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Comments on the DCR’s Arborway Proposals

Comments on the DCR’s Arborway Proposals

November 4, 2015

Mass DCR
Office of Public Outreach
251 Causeway Street
Suite 600
Boston, MA 02114

WalkBoston Comments on the DCR’s Arborway Proposals

First of all, WalkBoston commends the DCR on its work to correct the serious safety issues to be found in the present Arborway configuration. We thoroughly endorse the project’s approach of channeling regional traffic to the center lanes and making the “carriageways” function as local, neighborhood streets with improved bicycle facilities and upgraded safety features and connections. We believe the proposed re-­design of the Arborway in Jamaica Plain will indeed improve bicycle and vehicular safety.

CONCERNS ABOUT PEDESTRIAN SAFETY AND CONVENIENCE
However, we are not convinced that the changes, taken together, will actually improve safety for people on foot. We are concerned about the multiple pedestrian crosswalks at the Kelley and Murray new roundabouts, which we fear may not improve safety and will certainly make walking across the Arborway much less convenient. Before WalkBoston can support this project we need to sit down with DCR and their consultants, Toole Design, to discuss the safety and increased walking trip times to traverse the roundabouts.

The crosswalks appear to have multiplied since the February 2015 design. For example, slip lanes to facilitate through traffic have been added at both Kelly and Murray Circles. At the new Kelly roundabout pedestrians wishing to walk from Pond Street to Orchard Street will need to traverse nine crosswalks in order to cross from one side of the Arborway to the other. Currently, pedestrians can do this in a simple, two-­step crossing with a pedestrian-­actuated traffic signal. (See below for more detailed discussion of this issue.)

Moreover, many transportation engineers question the safety of multiple lane roundabouts: “Multiple-­lane roundabouts lose many of the safety benefits of single-­lane roundabouts. In general, multi-­lane roundabouts are not recommended in areas with high levels of pedestrian and bicycle activity.” (Chicago Metropolitan Agency for Planning 2015) We at WalkBoston are unfamiliar with any multi-­lane roundabouts in eastern Massachusetts that are truly pedestrian friendly and would interested to know of any examples DCR or its consultants have found in the course of the planning process. WalkBoston appreciates that the re-­design calls for raised crosswalks, which will function as a traffic calming measure, WalkBoston would nevertheless like DCR to consider the efficacy of a signalized, mid-­block crosswalk between Kelly and Murray Circles, similar to the mid-­block crosswalk near the Arnold Arboretum main entrance.

To make the same journey today, pedestrians from Moss Hill have two signalized crosswalks. One can hardly call the proposed configuration an improvement for someone on foot.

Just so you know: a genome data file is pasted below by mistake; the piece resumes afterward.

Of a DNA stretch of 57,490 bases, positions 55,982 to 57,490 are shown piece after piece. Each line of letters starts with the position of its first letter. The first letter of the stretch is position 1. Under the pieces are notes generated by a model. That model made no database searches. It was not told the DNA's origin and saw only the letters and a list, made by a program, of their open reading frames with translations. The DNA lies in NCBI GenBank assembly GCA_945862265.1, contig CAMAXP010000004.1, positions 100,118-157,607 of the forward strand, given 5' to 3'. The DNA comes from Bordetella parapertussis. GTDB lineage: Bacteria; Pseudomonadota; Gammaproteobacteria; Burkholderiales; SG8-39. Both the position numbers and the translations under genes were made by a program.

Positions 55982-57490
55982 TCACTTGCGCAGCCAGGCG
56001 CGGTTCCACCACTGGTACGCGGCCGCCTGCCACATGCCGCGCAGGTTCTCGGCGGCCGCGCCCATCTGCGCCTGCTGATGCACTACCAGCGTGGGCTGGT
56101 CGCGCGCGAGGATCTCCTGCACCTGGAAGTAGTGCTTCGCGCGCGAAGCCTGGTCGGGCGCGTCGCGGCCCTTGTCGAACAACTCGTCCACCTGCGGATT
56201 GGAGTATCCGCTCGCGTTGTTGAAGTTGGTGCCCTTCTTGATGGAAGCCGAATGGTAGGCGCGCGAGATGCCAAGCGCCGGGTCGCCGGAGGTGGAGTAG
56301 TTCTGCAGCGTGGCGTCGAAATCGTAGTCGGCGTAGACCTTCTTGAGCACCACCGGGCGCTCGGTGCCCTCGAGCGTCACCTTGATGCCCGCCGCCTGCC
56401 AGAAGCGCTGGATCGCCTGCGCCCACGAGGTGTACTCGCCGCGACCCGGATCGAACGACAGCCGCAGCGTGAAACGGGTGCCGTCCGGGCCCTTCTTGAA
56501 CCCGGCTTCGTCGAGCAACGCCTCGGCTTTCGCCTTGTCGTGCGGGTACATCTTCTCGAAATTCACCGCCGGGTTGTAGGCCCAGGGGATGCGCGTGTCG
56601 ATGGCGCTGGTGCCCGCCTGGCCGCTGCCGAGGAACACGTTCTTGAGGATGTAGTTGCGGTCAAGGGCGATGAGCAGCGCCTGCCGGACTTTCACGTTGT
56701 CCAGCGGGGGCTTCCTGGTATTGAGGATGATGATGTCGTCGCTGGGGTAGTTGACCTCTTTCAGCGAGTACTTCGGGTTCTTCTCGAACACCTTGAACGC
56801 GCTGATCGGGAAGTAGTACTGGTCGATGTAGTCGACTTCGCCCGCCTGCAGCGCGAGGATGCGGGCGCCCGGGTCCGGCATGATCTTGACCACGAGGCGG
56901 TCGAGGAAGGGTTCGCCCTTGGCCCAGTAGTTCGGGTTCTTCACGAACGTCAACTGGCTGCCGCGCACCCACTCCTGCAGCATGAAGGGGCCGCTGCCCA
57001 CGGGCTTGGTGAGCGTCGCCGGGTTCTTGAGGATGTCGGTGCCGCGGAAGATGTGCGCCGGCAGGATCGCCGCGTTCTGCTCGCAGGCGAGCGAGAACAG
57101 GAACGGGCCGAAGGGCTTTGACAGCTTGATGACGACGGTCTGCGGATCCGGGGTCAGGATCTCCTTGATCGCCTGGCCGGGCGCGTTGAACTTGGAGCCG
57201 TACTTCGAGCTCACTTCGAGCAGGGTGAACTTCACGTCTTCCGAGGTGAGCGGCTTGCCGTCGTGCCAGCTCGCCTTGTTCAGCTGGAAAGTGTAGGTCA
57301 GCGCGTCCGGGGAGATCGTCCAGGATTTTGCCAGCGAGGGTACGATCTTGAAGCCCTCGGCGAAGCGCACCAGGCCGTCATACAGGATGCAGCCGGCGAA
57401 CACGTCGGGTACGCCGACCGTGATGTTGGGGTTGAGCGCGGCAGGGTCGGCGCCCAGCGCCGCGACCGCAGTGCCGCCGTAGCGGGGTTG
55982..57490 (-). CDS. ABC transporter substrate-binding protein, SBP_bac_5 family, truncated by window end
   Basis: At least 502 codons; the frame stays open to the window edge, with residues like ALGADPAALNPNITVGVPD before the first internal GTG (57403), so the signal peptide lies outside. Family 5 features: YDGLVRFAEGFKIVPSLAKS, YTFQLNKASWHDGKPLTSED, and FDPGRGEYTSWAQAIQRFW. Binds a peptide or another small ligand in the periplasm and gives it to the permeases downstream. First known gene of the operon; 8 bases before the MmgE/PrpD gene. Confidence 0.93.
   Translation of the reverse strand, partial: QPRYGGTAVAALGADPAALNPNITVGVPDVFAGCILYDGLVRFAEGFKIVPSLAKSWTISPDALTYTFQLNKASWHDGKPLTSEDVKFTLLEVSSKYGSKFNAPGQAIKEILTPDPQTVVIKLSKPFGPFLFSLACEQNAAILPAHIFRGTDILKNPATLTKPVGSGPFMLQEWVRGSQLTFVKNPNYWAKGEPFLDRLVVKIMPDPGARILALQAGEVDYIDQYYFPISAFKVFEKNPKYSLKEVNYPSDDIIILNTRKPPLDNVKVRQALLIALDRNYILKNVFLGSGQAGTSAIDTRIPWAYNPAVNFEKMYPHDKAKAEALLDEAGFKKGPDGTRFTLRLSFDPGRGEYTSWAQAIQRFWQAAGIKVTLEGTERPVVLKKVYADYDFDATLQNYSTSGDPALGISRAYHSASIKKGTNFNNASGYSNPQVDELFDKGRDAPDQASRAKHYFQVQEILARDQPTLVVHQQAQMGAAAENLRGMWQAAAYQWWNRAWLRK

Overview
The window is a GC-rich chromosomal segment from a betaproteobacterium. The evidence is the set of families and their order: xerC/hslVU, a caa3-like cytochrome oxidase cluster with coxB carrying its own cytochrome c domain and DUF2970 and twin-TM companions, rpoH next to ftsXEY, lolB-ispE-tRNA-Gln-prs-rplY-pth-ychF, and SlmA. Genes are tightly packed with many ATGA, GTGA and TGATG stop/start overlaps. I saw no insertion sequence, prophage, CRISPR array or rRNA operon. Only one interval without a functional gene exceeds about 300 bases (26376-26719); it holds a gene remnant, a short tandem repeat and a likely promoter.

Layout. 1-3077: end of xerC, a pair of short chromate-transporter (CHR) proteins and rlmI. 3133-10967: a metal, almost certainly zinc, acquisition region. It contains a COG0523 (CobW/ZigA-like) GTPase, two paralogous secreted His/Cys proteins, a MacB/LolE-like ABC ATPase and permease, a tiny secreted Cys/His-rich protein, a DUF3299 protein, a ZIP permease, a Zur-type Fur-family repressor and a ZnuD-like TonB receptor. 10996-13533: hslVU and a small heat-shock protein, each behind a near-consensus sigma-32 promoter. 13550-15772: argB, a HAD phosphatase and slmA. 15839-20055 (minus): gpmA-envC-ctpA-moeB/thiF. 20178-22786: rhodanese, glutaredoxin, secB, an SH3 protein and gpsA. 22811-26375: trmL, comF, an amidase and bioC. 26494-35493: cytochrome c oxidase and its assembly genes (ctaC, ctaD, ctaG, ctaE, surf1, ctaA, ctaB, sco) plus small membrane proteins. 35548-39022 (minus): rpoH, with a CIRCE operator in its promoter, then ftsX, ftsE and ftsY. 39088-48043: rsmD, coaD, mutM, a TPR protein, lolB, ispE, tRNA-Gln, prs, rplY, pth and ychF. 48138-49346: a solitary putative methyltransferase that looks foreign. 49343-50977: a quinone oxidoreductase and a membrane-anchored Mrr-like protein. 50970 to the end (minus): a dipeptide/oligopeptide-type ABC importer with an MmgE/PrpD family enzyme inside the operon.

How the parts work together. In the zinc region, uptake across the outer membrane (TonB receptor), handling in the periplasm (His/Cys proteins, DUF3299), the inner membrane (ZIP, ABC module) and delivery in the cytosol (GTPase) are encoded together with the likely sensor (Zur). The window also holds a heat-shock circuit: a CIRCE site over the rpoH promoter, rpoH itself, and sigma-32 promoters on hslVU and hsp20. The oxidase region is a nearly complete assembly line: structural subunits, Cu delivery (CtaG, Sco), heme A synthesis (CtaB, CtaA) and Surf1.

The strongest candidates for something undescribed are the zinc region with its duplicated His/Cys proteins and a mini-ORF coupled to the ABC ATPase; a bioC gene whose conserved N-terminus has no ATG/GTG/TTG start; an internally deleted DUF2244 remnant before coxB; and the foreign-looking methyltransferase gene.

HISTORIC STONE WALL
WalkBoston supports retention of the historic stone wall, however, if it is necessary to break through the wall in order to make a crucial connection to improve vehicular Kelley circulation, and then re-­build the new wall ends to look like the historic wall ends, WalkBoston would support this — and it’s likely that most local residents would, too. We do not think it is necessary to protect the stone walls in their entirety. The February plan for Kelley had a more logical connection from the roundabout to Orchard Street.

PARKING ON THE CARRIAGEWAYS
At the October public meeting, someone suggested that the new proposed parking lane on the carriageways be eliminated to enhance the parkway appearance. A surprising number of people agreed with this. WalkBoston strongly supports local parking on the carriageways for the following reasons:
Residents along the Arborway are entitled to have street parking for guests as residents on adjacent streets do.
Parking along the carriageways is a benefit for overflow, event parking for Jamaica Pond and the Arnold Arboretum. The demand was clearly present. Even though Kelley Circle is posted as “no parking”, visitors have habitually parked there when visiting Jamaica Pond.

 

CONCLUSION

WalkBoston remains deeply concerned about pedestrian safety and accessibility along the Arborway. The proposed DCR redesign is a major step forward for bicycle and vehicle safety and convenience. It is not as large a step forward for pedestrian safety and may be a step backward in terms of pedestrian friendliness and convenience. We believe very strongly that the Arborway should be designed to be a fully multimodal roadway with vehicle, bicycle and pedestrian traffic treated on an equal basis. The parks and ponds in the area are a unique attraction and the area’s residential and commercial neighborhoods are well suited to walking and biking. The Arborway should support and promote both forms of transportation in order to prevent ever-­‐increasing vehicular traffic volumes and to meet the recreational and health goals of the Emerald Necklace of which it is an integral part.

 

Sincerely,

Dorothea Hass, WalkBoston                                 Don Eunson, Jamaica Plain resident

cc: Julie Crockford, President
Emerald Necklace Conservancy.

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